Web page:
The LIA said
that it was disappointed in the decision by Judge Vivien Rose, saying in response: "Time will be needed fully to digest the judgment and all options are being considered at this time." Some sources said that an appeal should be expected.
The trial had run for seven weeks in London's High Court over the summer. The LIA had argued that the trades were secured through "undue influence" and "unconscionable bargaining". The LIA also argued that its members were too unsophisticated to understand what it was they were buying and Goldman had abused its position as a trusted adviser by taking advantage of this inexperience. The members of the LIA had been appointed by the Gadaffi regime, and not on the basis of merit or qualifications, it was argued. Goldman Sachs blamed the "unforeseen financial depression" of 2008 for the LIA losses, and not any wrongdoing by the bank. It described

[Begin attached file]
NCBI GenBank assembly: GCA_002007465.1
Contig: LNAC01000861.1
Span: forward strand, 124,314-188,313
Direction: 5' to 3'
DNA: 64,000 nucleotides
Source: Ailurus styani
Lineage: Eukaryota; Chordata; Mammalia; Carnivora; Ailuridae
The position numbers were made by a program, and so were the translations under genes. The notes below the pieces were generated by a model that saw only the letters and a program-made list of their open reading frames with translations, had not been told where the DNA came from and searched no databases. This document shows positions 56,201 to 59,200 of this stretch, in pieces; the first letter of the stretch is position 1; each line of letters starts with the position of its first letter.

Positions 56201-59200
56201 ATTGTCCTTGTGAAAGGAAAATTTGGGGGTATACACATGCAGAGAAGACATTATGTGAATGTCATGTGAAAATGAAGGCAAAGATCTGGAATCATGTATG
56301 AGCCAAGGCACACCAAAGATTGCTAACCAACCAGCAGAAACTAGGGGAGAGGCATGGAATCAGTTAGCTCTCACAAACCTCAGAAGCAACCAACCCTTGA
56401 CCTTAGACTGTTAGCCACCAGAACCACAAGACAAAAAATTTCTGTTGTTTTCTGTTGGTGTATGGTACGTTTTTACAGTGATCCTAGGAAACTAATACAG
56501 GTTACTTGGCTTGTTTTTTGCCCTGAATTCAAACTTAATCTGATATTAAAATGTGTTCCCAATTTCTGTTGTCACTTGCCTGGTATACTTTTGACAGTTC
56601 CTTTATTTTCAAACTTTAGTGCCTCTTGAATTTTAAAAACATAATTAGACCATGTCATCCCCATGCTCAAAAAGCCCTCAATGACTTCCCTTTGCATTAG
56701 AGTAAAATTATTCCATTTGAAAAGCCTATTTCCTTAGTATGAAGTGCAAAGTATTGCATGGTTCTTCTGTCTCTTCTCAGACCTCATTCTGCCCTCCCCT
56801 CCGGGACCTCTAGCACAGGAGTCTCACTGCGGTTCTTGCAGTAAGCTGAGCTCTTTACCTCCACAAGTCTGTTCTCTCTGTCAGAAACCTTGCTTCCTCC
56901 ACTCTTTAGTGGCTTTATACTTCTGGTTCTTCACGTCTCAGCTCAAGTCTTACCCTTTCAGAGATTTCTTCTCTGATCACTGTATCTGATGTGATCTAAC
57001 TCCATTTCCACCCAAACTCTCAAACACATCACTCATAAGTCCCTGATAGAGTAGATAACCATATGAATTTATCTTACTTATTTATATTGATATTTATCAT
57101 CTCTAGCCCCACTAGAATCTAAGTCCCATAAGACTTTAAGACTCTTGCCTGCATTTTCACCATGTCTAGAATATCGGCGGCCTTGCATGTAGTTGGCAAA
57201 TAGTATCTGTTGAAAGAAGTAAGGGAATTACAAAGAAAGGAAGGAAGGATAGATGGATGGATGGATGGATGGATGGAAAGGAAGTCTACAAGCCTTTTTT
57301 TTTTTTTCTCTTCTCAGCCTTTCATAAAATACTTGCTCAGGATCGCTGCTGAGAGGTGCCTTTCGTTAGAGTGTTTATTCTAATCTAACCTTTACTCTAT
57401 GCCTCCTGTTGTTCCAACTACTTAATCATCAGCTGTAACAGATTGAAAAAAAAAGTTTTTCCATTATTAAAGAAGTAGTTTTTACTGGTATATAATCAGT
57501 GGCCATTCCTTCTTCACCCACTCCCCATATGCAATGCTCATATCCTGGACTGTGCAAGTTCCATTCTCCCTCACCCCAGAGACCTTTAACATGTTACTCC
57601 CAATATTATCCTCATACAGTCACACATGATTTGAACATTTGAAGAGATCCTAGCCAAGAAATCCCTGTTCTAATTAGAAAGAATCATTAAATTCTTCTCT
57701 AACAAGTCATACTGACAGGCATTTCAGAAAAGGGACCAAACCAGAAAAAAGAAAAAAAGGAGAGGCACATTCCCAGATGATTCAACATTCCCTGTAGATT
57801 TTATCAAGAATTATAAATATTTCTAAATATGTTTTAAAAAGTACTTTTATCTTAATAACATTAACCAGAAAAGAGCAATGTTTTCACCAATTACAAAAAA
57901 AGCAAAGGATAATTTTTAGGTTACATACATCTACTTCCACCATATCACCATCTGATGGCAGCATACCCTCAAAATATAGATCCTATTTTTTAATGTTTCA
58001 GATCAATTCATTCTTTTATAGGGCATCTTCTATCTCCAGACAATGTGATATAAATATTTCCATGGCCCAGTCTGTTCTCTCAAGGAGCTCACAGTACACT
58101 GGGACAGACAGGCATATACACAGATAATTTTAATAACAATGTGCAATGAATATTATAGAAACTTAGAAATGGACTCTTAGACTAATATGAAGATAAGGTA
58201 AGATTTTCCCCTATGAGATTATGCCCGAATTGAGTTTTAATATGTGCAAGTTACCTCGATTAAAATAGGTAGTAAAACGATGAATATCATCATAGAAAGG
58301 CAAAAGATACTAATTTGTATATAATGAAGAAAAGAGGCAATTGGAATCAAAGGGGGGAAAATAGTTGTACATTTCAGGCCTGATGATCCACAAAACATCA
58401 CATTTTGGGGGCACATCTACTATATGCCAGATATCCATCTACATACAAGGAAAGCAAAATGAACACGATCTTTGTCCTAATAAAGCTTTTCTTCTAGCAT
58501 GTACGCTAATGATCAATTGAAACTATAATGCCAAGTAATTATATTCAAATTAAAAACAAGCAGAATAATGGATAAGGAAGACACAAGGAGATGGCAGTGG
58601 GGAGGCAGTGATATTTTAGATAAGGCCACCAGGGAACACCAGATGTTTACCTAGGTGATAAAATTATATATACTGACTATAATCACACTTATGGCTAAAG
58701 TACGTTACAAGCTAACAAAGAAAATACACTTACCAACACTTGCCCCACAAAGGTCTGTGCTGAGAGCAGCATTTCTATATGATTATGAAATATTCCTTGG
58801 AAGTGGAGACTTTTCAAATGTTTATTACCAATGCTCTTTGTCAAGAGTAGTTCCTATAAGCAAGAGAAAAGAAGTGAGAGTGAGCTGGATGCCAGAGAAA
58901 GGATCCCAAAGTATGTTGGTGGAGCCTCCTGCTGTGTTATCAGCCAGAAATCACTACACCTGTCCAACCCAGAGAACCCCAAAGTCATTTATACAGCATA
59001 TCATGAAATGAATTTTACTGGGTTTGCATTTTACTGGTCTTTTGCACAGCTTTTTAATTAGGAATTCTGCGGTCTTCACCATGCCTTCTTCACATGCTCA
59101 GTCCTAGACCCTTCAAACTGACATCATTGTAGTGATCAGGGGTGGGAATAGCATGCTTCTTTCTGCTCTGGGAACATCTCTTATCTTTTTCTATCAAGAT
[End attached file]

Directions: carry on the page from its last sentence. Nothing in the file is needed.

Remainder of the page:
the suit against it as "buyer's remorse". The trades were between January and April of 2008.
Some of the "undue influence" employed by Goldman Sachs is described in a Guardian article:
"Goldman Sachs bankers paid for prostitutes, private jets and five-star hotels and held business meetings on yachts to win business from a Libyan investment fund set up under Gaddafi regime, the high court in London was told yesterday." While LIA lost almost all its investment through the trades, Goldman Sachs generated profits of over $200 million through them, according to Roger Masefield a lawyer to the LIA. As shown on the appended video, Goldman Sachs already was hit with a $5 billion dollar fine by the US justice department in April this year for misleading investors.
The LIA is pursuing a separate case as well against the French investment bank Societe General. The suit is for $2.1 billion US in relation to another group of trades between 2007 and 2009. The bank is contesting the case which is not expected to come to trial until April of next year.